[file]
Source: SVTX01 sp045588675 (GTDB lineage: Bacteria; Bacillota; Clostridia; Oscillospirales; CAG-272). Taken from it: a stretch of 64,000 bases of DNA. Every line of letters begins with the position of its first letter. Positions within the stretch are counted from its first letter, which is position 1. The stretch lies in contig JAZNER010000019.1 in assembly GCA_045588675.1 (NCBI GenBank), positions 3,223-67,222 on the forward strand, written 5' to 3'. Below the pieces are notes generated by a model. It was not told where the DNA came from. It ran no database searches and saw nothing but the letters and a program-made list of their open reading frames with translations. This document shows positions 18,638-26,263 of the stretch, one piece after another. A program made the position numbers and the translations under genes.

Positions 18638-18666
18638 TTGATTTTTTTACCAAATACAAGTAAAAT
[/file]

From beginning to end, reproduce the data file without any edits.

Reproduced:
Source: SVTX01 sp045588675 (GTDB lineage: Bacteria; Bacillota; Clostridia; Oscillospirales; CAG-272). Taken from it: a stretch of 64,000 bases of DNA. Every line of letters begins with the position of its first letter. Positions within the stretch are counted from its first letter, which is position 1. The stretch lies in contig JAZNER010000019.1 in assembly GCA_045588675.1 (NCBI GenBank), positions 3,223-67,222 on the forward strand, written 5' to 3'. Below the pieces are notes generated by a model. It was not told where the DNA came from. It ran no database searches and saw nothing but the letters and a program-made list of their open reading frames with translations. This document shows positions 18,638-26,263 of the stretch, one piece after another. A program made the position numbers and the translations under genes.

Positions 18638-18666
18638 TTGATTTTTTTACCAAATACAAGTAAAAT